Christian Allard, MSP, has recently criticised the Liberal Democrats for not paying an overdue £800,000 bill owed to Police Scotland. Andrew J Douglas reports.
On Monday October 6 Mr Allard wrote to Lib Dem justice spokesperson, North East MSP Alison McInnes and deputy leader Sir Malcolm Bruce (Gordon MP) calling on the politicians to sort out their unpaid policing bills for last year’s Lib Dem conference in Glasgow.
Mr Allard contacted papers and media outlets across the North-east last week saying that he was yet to receive a response from either Alison McInnes or Sir Malcolm Bruce.
“Every penny counts in the battle to keep our communities safe and the Lib Dems’ unpaid bill leaves an £800,000 hole in the Scottish police budget. This is deeply irresponsible behaviour.
“Malcolm Bruce and his party are showing contempt for Police Scotland which does a fantastic job protecting our communities. My message to the Lib Dems – pay up.”
However, in a letter published in The Deeside Piper on Friday, October 24, their response was quite clear.
The letter, signed by both Sir Malcolm Bruce and Alison McInnes, said: “In line with ACPO guidelines, the Home Office absorbs the majority of policing costs for party conferences held elsewhere in the United Kingdom.
“As policing is devolved, it is the responsibility of the Scottish Government and Police Scotland to safeguard these events when they are held in Scotland.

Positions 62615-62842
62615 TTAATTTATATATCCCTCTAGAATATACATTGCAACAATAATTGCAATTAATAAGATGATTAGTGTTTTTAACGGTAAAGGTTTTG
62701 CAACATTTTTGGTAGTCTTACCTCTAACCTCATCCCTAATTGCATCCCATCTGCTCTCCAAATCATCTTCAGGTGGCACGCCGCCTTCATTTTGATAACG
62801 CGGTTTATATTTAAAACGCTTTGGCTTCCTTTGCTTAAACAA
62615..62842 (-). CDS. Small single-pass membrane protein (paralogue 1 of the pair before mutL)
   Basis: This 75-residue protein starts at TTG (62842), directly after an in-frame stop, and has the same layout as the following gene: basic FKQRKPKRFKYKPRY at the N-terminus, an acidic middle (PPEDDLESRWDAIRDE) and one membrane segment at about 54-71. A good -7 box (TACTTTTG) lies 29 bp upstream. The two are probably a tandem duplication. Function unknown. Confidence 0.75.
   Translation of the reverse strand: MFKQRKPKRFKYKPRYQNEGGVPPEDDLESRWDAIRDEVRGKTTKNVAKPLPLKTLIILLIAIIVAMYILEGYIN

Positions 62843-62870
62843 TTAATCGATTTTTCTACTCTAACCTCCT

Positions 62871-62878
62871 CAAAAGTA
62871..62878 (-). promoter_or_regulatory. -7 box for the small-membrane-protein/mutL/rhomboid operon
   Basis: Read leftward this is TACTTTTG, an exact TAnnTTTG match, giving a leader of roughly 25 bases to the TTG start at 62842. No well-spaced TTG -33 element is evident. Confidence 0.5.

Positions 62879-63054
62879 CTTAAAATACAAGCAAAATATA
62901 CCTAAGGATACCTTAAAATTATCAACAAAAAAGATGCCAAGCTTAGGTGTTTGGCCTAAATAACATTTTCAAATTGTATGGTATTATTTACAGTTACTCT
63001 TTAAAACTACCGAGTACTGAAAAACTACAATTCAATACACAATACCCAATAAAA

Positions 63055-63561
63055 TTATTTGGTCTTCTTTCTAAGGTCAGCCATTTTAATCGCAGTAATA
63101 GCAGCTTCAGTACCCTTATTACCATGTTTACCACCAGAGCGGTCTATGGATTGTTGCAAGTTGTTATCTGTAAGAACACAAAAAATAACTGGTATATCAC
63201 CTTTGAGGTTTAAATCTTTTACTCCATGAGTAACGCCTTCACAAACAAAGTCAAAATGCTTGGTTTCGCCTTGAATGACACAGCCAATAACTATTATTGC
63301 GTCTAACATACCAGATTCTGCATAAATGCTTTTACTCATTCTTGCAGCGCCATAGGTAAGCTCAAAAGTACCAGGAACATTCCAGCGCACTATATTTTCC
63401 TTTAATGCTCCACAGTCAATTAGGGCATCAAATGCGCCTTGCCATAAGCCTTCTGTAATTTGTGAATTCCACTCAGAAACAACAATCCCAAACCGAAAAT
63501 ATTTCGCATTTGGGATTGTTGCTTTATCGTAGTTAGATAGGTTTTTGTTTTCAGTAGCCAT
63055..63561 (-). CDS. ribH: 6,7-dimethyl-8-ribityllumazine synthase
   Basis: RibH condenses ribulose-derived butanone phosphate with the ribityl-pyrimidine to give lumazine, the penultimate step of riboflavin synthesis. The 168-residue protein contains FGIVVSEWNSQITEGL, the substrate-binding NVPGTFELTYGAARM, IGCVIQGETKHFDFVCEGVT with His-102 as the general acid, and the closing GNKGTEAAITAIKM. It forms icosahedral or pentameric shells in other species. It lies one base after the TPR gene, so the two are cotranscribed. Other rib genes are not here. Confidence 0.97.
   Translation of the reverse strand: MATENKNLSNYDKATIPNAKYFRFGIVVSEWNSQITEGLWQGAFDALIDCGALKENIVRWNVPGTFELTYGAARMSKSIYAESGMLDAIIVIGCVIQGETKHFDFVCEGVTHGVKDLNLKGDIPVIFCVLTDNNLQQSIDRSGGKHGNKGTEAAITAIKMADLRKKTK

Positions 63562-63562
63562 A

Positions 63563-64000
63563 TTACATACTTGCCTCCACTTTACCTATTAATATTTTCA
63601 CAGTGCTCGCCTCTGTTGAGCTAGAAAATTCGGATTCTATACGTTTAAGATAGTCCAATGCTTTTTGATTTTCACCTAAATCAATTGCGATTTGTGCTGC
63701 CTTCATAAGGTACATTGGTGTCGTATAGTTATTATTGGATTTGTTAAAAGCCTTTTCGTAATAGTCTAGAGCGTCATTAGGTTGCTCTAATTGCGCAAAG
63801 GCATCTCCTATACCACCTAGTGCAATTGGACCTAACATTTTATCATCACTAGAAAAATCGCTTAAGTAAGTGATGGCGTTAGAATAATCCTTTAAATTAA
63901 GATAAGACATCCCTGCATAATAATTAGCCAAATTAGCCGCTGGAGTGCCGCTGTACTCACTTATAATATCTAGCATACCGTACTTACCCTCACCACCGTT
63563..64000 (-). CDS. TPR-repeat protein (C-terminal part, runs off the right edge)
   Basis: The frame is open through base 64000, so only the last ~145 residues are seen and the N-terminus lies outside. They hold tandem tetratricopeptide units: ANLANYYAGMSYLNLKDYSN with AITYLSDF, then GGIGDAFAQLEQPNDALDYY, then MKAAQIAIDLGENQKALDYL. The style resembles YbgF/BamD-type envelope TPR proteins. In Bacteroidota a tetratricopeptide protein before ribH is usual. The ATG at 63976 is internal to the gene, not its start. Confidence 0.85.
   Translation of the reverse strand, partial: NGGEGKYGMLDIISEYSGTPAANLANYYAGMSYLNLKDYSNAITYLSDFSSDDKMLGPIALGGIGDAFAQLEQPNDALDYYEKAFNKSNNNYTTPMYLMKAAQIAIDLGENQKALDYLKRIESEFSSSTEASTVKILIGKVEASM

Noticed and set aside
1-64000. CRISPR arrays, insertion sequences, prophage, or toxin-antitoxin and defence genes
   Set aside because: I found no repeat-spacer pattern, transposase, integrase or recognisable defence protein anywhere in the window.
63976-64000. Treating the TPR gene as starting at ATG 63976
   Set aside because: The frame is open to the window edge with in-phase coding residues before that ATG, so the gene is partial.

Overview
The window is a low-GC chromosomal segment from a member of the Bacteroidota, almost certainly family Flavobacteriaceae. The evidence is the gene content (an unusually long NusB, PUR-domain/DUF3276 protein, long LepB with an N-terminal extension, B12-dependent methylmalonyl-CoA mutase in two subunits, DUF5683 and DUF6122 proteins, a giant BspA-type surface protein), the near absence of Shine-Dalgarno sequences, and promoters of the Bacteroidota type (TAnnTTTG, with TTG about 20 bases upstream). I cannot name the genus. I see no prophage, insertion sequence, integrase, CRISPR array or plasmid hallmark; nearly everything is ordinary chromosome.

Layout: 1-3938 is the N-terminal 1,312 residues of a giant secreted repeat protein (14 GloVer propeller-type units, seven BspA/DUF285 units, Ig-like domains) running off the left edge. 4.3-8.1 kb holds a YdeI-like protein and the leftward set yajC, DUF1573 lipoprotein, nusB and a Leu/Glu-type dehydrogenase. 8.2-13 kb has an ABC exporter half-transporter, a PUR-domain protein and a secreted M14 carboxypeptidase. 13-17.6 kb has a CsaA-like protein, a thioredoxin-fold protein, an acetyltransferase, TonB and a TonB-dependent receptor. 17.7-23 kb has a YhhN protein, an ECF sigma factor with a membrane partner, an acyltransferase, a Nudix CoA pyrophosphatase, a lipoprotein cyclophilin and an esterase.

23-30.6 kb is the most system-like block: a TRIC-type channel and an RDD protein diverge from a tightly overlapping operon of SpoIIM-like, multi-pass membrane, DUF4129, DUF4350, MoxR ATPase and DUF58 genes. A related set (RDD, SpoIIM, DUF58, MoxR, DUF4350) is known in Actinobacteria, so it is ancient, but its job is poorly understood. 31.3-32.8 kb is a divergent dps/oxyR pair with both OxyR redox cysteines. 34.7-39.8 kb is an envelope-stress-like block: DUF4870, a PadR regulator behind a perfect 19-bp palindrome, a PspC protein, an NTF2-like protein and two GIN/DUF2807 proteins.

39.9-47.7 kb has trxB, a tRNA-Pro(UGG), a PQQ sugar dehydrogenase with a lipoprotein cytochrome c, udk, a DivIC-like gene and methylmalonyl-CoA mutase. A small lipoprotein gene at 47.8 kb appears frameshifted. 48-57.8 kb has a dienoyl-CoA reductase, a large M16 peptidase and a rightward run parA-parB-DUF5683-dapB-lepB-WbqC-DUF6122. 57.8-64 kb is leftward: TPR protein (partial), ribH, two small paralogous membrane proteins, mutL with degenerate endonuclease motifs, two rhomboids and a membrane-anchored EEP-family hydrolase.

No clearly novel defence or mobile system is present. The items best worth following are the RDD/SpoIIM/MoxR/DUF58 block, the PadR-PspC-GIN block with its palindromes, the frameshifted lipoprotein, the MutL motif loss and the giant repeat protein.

“In 2013, Police Scotland introduced a new system of charging for its providing policing services for commercial, private and community events.”
The Liberal Democrats’ federal conference in Glasgow in 2013 was organised prior to the introduction of the new charging regime and thus on this occasion the organisation applied the existing rules, based on the legacy framework established by ACPOS.
Contrary to Mr Allard’s claims, no contribution to policing costs was therefore sought directly from the Liberal Democrats.
According to the letter, this means that plans for the Liberal Democrat federal conference in 2014 did not require permanent police presence or patrols so none were deployed and thus no bill incurred.
The party also claim that they increased their own security provision and worked with Police Scotland to keep any associated costs down and say that they have written confirmation from Police Scotland that this was appropriate given the security situation.
The letter concludes with a barrage of shots at Mr Allard himself and the SNP government’s involvement in negative changes to Scottish policing.
“While Christian Allard, therefore, was ill-informed and embarking on little more than shameful opportunism, we suppose our constituents will, to a limited extent, welcome his finally taking an interest in policing having previously done nothing to prevent local police stations from closing to the public, emergency control rooms shutting, the rate of stop and search across the North-east rising significantly – many without sound legal basis – and police with guns attending routine incidents…these are policies which Scottish Liberal Democrats challenged and succeeded in part in reversing.”
Andrew J. Douglas graduated from Robert Gordon’s University Journalism course in 2011. He has worked on titles up and down Scotland including The Glasgow Herald and Evening Times and he currently works full time as a reporter, photographer and sub editor for Johnston Press, specifically The Deeside Piper. He writes in his spare time and enjoys anti war music.
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